often informed by the ‘heritage industry’ critique of Hewison (1987), Wright (1985) and Lowenthal (1985), to construe any heritage or museum attempt to present working class issues, in the face of de-industrialisation and attacks on organised labour, as conservative triumphalism, commercialisation and trivialisation of working class life and experience. Indeed, Debary (2004:123) for example, argues that ‘wilful amnesia lies at the heart’ of attempts to remember lost industries. This sense of amnesia is often linked to critiques of ‘nostalgia’, which is characterised as an insatiable yearning

that, in regard to the working class, ‘cherishes the romantic memory of a time when the working class could more easily produce its own meaningful world-view: the unproblematic community of the “general interest”’ (Wright 1985: 22). As Smith (2006: 195f) argues, ‘nostalgia’ is often misidentified as being simply expressive of the ethos ‘it was better back then’, and fails to understand that nostalgic recollections can also involve critical and mindful memory work that recognises and engages with the emotionally painful. Discourses of ‘nostalgia’ and the ‘heritage industry’ critique work, as Robertson (2008) notes, to not only de-legitimise what he terms ‘heritage from below’, but also to obscure its inherently dissonant nature and the links it maintains to social protest. The chapters in this volume show that, contrary to assumptions embedded

in the ‘heritage industry’ critique, working class people, communities and organisations can speak for themselves. This is not to sweep the damage done to working class people, communities, organisations and political parties under the metaphorical carpet – they are real and profound – but to maintain Gramsci’s lively pessimism of the intellect allied with an optimism of the will in the face of adversity. There are numerous examples of more positive accounts of working class life and culture that inform the position we take. The influential work of Raphael Samuel (1994) shows that heritage, rather than being a commercial misrepresentation or simulacra that dishonestly stands in for a ‘real’ history, can be a theatre of memory where active, complex and nuanced representations of working class life have contemporary resonance. Likewise the international network of labour and working class museums Worklab (https://www.worklab.info/) also demonstrates that there are, in the heritage sector, attempts to display working class heritage in all its messy detail, complete with industrial and class conflict. One example in the United States is the Museum of Work and Culture in Woonsocket, Rhode Island, which provides exhibits that are narrated by former factory workers. The stories of exploitation and oppression are prevalent throughout the museum. The work of Shackel (1996, 2009), Hayden (1997), Bruno (1999), Strangleman (1999, 2005, 2010), Dicks (2000), Linkon and Russo (2002), Bagnall (2003), Nadal-Klein (2003), Smith (2006), Rogaly and Taylor (2009) and West (2010) and the special edition of the journal International Labour and Working Class History (2009) amongst others, are at the forefront of what seems to be a re-awakening of interest in working class heritage. The chapters in this book are either informed by, or echo, the ‘new working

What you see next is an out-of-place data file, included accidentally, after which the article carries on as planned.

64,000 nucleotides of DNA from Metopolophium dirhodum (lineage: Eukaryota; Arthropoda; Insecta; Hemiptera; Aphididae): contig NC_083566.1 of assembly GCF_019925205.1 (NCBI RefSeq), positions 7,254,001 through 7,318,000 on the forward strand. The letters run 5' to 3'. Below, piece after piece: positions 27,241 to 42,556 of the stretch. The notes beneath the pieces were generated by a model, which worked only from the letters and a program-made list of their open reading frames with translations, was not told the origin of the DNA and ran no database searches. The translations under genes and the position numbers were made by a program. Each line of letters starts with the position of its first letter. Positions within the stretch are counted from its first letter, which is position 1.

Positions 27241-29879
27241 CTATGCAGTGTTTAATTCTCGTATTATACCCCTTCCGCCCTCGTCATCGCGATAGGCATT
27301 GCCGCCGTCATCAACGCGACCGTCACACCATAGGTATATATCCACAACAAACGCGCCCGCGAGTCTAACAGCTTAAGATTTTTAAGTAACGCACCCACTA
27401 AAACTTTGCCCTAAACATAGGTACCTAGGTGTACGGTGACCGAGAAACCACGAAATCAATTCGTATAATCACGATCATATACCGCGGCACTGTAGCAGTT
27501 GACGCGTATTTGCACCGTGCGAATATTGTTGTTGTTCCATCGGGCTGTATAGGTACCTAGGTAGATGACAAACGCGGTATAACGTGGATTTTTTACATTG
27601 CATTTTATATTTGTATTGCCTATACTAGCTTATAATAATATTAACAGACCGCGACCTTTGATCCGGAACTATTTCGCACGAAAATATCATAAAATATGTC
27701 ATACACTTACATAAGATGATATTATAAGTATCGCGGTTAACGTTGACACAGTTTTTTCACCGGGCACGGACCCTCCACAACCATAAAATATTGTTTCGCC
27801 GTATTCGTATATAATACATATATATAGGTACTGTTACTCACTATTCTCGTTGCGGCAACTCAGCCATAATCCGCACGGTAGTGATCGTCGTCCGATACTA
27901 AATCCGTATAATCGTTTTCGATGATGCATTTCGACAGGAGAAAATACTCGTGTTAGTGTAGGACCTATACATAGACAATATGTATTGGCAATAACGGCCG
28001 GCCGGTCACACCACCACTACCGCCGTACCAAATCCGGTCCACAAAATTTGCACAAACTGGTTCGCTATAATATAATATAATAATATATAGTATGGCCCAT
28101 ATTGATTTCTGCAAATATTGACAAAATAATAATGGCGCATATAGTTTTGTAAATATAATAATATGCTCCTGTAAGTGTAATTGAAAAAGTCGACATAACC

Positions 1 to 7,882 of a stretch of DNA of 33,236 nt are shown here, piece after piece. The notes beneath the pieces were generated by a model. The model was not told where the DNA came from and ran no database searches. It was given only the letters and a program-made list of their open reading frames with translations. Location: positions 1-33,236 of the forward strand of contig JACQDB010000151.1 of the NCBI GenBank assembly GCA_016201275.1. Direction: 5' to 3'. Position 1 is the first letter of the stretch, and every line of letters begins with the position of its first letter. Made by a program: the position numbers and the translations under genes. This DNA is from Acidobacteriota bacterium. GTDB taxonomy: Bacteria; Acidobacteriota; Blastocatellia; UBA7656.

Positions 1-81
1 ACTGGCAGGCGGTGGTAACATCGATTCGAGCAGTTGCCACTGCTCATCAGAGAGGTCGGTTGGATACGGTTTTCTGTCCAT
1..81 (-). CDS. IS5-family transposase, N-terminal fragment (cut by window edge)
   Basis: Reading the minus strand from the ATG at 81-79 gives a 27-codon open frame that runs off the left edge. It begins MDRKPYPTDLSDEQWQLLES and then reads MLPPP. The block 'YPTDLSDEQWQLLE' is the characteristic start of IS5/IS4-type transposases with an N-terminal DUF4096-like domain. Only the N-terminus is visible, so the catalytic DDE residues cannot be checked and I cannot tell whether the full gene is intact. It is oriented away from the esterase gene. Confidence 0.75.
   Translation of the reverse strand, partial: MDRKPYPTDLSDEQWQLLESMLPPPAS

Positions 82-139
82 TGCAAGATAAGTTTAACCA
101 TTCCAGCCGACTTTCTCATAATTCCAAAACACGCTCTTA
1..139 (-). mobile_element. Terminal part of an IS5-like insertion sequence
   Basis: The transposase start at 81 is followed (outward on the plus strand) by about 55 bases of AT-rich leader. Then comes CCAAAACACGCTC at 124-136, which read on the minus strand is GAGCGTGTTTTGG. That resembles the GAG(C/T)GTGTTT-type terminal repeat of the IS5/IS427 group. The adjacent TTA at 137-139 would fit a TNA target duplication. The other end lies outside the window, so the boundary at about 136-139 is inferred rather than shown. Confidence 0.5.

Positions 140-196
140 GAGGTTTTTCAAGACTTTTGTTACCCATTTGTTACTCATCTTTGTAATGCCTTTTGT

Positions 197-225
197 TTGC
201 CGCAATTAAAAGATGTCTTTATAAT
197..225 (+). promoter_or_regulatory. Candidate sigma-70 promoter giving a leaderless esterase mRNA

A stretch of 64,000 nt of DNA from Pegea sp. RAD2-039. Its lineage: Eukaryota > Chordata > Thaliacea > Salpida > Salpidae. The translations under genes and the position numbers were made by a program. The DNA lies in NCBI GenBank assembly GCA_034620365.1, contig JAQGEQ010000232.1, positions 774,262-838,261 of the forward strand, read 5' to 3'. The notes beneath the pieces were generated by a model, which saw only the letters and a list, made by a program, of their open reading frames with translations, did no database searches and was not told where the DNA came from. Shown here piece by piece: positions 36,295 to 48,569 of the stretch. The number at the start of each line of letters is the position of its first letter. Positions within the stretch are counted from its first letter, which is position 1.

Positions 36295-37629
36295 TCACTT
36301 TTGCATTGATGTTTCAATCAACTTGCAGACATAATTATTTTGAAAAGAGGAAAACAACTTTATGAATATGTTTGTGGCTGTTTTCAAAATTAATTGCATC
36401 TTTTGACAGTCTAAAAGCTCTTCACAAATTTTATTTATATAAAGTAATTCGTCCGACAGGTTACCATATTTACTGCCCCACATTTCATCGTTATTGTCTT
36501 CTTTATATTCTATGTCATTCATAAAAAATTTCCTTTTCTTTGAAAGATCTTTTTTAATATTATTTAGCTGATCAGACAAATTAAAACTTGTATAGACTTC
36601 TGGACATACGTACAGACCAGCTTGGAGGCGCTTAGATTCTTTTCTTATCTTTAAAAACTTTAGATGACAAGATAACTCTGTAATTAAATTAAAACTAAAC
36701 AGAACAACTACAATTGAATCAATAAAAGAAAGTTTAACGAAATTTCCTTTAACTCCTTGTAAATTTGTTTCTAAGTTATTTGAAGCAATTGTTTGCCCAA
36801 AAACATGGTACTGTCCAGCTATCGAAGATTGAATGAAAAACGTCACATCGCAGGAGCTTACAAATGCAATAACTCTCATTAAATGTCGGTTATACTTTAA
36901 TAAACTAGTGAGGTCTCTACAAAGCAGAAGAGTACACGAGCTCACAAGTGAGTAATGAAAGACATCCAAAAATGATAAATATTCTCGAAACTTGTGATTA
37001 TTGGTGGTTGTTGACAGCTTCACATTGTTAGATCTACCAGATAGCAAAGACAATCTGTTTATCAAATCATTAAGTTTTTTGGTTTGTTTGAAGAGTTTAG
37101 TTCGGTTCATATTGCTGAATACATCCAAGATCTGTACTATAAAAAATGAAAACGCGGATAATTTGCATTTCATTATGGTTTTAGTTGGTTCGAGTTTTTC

class studies’, which, according to Russo and Linkon (2005: 14-15) has:

A clear focus on the lived experiences and voices of working-class people; critical engagement with the complex intersections that link class with race, gender, ethnicity, and place; attention to how class is shaped by place and how the local is connected to the global … new working class

studies is multidisciplinary as well as interdisciplinary; it provides a site for conversation and opportunities for collaboration among scholars, artists, activists, and workers representing a wide range of approaches. New working class studies is about working-class people, but it also involves working-class people as full participants.